Manhattan prosecutors found that Trump made his fortune through criminal enterprise and considering bringing an organized crime-style racketeering case against him.
Donald J. Trump grew his business, fortune and fame “through a pattern of criminal activity,” according to a new book by a veteran prosecutor, who reveals that the Manhattan district attorney’s office once considered charging the former president with racketeering, a law often used against the Mafia.
“He demanded absolute loyalty and would go after anyone who crossed him. He seemed always to stay one step ahead of the law,” Mr. Pomerantz, a prominent litigator who has prosecuted and defended organized crime cases, writes of Mr. Trump. “In my career as a lawyer, I had encountered only one other person who touched all of these bases: John Gotti, the head of the Gambino organized crime family.”
Just like an organized crime family, Trump always seems to have someone else ready to take the fall for him.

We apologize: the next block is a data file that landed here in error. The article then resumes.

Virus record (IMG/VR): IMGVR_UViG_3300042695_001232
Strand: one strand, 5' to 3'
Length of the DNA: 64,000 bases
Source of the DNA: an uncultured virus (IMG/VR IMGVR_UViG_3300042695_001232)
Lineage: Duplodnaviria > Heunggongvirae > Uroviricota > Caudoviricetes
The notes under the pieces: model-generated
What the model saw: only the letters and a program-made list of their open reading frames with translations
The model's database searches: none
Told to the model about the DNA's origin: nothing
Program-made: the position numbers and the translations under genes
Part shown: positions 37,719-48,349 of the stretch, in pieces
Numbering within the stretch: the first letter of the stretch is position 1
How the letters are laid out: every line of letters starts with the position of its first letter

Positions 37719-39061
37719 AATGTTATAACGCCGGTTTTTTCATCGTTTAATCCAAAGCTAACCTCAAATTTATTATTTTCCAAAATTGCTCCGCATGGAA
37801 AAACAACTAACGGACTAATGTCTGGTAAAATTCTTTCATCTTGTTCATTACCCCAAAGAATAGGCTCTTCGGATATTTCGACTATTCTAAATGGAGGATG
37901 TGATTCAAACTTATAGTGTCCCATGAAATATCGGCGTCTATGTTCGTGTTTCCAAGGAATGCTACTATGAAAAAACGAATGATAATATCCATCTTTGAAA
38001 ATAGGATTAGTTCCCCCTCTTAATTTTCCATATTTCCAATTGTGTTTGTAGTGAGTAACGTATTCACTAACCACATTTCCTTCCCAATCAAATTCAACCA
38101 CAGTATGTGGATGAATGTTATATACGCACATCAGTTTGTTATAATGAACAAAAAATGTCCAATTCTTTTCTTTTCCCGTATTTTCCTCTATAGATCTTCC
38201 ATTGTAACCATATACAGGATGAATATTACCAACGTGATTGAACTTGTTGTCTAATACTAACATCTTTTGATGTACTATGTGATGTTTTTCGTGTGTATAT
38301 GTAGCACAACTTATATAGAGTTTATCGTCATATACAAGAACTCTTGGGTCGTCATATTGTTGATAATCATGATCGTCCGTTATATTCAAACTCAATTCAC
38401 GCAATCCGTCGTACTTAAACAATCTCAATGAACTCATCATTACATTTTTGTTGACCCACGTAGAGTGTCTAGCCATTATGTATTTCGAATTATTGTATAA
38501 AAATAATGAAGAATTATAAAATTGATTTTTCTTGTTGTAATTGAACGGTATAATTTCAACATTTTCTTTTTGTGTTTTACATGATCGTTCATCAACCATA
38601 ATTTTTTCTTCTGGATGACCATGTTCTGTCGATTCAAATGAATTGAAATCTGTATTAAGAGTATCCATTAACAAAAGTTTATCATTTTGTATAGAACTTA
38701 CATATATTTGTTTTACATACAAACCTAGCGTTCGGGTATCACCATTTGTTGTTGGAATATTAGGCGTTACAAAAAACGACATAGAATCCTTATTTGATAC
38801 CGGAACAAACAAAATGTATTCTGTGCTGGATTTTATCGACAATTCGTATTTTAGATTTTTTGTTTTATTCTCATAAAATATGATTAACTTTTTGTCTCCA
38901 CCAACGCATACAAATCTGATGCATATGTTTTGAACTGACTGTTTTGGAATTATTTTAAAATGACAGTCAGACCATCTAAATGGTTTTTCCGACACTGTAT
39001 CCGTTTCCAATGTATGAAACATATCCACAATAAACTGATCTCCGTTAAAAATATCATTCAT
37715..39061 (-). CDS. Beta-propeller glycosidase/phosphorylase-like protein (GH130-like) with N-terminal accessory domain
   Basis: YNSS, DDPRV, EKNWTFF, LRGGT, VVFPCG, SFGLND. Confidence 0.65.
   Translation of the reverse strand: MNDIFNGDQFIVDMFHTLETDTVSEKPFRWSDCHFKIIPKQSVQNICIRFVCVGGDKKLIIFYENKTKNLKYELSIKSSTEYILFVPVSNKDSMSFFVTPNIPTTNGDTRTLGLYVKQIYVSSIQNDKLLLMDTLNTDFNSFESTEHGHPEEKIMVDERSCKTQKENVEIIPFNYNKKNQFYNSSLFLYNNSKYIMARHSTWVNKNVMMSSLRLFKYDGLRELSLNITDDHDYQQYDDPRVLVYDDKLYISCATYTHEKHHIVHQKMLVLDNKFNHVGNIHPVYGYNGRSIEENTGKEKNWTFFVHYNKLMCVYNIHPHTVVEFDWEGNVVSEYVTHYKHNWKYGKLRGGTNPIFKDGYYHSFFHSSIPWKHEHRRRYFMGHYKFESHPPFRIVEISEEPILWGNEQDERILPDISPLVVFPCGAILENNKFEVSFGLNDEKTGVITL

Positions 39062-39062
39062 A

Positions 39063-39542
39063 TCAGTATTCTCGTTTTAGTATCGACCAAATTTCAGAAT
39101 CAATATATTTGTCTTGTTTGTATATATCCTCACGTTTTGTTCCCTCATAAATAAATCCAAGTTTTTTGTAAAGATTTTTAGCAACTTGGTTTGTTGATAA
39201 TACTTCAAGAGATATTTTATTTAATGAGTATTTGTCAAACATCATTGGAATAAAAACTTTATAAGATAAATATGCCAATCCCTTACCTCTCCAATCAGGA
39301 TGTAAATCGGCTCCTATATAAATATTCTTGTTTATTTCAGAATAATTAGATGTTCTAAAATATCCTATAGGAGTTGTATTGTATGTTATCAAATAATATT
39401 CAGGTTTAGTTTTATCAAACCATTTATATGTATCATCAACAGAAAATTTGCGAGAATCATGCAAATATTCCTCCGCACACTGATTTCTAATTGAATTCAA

Mark Pomerantz quit when Manhattan DA Alvin Bragg refused to bring charges against Trump. Bragg recently reopened the case and has been presenting evidence to the grand jury this week.
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One of the biggest myths surrounding Donald Trump is that he got rich by being a businessman. Trump got rich by inheriting wealth from his father and building an enterprise where he appears to have made his money through criminal activity.
Republicans have turned their party over to an organized crime boss, which is why normal political processes aren’t going to work to get rid of Trump. Republicans will have to hope that he gets indicted, or Trump will find a way to ‘win’ another Republican nomination and cost them the next presidential election.
Jason is the managing editor. He is also a White House Press Pool and a Congressional correspondent for PoliticusUSA. Jason has a Bachelor’s Degree in Political Science. His graduate work focused on public policy, with a specialization in social reform movements.
Awards and Professional Memberships
Member of the Society of Professional Journalists and The American Political Science Association